Interview 90

Age at interview: 53
Age at diagnosis: 42
Brief Outline: Diagnosed with cervical cancer in 1991. Internal Radiotherapy followed by External Radiotherapy.
Background: Hotel Supervisor; single, no children.

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She attended her regular cervical smear appointment, which showed ‘abnormal cells’. A diagnosis of cervical cancer was made after a second smear test, two biopsies, a colposcopy and a cone biopsy. 
She was never too worried about her prognosis, and treated the cancer as a problem that needed to be solved. She didn’t seek any extra information about cervical cancer as she felt she didn’t need it. 
The doctors decided on a course of radiotherapy as the best treatment, and she was pleased that she didn’t have to have surgery. She found the internal radiotherapy very unpleasant, especially as she had to lie flat without moving for a long time, and this exacerbated her back pain. The radiotherapy made her feel quite weak, and she initially had some bowel problems which lasted for a few years but have now resolved. 
She had just received the ‘all clear’ and was discharged from hospital follow-up, which was a great relief to her. 
She hadn’t realised that the treatment would cause her to go into the menopause. It came as a massive shock to her when she was told, and she was very angry at the time because she didn’t feel that she was told that this would happen. It made her feel as though she wasn’t a full woman, which was difficult at the time. 
Having to take HRT after radiotherapy was one of the worst things about the experience, as it gave her several side effects, including prolonged vaginal bleeding, weakness, and what she described as a loss of ‘brain balance’. She decided to stop taking the HRT and has been feeling a lot better since. 
She doesn’t really think about having had cancer, and feels as if it was an episode in her life that she has moved on from. Her message to others is to have themselves checked regularly as she didn’t experience any symptoms prior to her cancer diagnosis, and it was only picked up due to the cervical screening programme. 



She was angry because although the doctor had explained that pelvic radiotherapy for cervical...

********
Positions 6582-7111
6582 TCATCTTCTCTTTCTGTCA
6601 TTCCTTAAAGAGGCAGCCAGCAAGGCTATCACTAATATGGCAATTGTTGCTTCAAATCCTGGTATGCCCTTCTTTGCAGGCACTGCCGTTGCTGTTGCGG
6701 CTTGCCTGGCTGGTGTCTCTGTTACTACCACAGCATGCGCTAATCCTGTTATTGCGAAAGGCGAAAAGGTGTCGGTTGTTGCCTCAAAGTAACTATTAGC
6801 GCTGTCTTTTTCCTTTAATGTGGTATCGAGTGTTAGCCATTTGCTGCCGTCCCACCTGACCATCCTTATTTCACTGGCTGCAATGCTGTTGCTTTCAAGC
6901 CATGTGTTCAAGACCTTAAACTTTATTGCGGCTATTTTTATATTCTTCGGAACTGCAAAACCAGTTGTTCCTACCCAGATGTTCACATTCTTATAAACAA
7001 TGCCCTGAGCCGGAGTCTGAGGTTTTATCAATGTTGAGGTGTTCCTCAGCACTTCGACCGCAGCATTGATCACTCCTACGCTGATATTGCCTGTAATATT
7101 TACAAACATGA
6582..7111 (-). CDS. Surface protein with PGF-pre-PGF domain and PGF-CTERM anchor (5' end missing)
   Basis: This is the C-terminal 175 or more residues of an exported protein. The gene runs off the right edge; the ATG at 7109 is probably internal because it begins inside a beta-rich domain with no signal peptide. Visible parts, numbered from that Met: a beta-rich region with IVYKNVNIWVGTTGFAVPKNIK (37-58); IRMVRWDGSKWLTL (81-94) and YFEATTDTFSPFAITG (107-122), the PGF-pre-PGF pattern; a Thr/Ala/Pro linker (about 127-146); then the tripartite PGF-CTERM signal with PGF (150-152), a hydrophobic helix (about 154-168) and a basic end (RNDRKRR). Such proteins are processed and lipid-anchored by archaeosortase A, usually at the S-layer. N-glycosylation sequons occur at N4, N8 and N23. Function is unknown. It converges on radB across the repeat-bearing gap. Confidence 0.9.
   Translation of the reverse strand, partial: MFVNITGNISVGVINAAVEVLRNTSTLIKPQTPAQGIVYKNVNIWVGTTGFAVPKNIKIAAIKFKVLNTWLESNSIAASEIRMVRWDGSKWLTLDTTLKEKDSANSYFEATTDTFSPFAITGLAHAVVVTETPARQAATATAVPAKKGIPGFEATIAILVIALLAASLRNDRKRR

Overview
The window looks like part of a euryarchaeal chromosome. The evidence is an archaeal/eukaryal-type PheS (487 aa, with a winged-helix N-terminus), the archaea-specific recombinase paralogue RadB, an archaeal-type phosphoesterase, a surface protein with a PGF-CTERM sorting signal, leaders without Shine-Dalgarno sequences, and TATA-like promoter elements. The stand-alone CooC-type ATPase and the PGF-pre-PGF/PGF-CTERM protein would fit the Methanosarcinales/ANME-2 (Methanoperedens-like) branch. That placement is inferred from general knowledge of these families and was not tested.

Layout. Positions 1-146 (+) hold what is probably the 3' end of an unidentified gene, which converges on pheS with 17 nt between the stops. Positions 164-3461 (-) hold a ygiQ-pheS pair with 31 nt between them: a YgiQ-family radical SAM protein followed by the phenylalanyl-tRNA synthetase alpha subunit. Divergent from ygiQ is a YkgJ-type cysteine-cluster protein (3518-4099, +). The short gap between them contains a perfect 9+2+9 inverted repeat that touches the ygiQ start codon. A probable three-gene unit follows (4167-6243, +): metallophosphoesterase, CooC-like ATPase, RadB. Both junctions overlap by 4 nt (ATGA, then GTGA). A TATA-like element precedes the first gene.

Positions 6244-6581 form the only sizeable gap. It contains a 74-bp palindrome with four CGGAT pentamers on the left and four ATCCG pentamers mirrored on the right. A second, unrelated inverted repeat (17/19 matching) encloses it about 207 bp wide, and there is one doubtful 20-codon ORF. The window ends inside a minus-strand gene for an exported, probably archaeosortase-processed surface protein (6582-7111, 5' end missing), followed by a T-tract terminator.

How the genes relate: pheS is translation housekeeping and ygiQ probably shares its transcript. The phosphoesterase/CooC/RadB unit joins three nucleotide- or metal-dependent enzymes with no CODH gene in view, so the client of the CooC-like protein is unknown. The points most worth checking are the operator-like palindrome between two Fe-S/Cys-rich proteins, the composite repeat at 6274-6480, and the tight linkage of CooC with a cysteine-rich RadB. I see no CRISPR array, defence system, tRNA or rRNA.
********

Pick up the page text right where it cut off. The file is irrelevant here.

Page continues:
She was angry because although the doctor had explained that pelvic radiotherapy for cervical...

I was doing the external radiotherapy and I missed a period. Now it wasn't a problem, I didn't have a partner so I knew I wasn't pregnant, just the sort of expected it may be part of the side effect of the therapy. And I only mentioned it casually to a registrar of the doctor, my gynaecologist that I was seeing regularly as part of the check-up, on my skin and on my bladder, I was doing blood tests that I wasn't anaemic, you know, part of the routine tests that I was doing. And I mentioned, "Oh, by the way, I didn't have a period this month". And she said, "Well that's alright, you are in menopause". To which I exploded, literally, "Why didn't you tell me?" 
And at the time I know that I wouldn't have had choice, I mean if I had to have it I had to have it, and that was it, but I felt that somebody had done something to my body that I didn't know, and I hated not being in control of myself. I hated, I don't like for example total anaesthetic because I don't know what's going on while I'm there, what they are doing. I know that they are doing something good to me but still it's something I don't like because I'm not conscious. And that was exactly the same thing that had been, they treated my body and I didn't know about it, and they hadn't told me and I felt 'raped' that they did something to me that I didn't want. I know I screamed and I know I shouted and, I don't know, she just took it and said she was sorry, and probably that was something that I sort of, it's the only thing that I really regret in the whole therapy, all what happened to me, that not the complete information was given to me. Okay I was asked "Do you want more children, would you want children?" To which I said no. And the thought in my mind it implied that I would be sterile after the therapy, it never occurred to me that I would be menopausal. And I felt, suddenly at 43 I felt an old woman, like that was again my idea, a chicken that had been, a dead chicken had been emptied from all its guts, so there was nothing inside me, left inside me, which is completely the wrong idea because everything is inside me, even if it's not working. It's not the fact I can't have children, it's not the fact that I was in menopause, it's just it was exactly the fact I hadn't been told. All through the problem from the first letter saying that there is abnormal cells to the end of the last week when they told me you were off, you are discharged from the clinic, you don't need us any more, I always accepted whatever was done to me, I always accepted that, because I don't know anything about medicine, but I have, I trusted the people that they were taking care of me. And only that thing that they did without telling me. It didn't bother me afterwards, it was just that single episode, and suddenly I exploded, my Italian temper went, the poor registrar just out of university that got me.
And what did, how did, it was a she wasn't it?
How did she react?
Well apologising, and probably she didn't know why suddenly I had this problem. Because she didn't see it as a problem, she thought I knew, and that was it, you know. But she was a doctor, she studied and she knew what radiotherapy meant, and to me it was just something I didn't know. 
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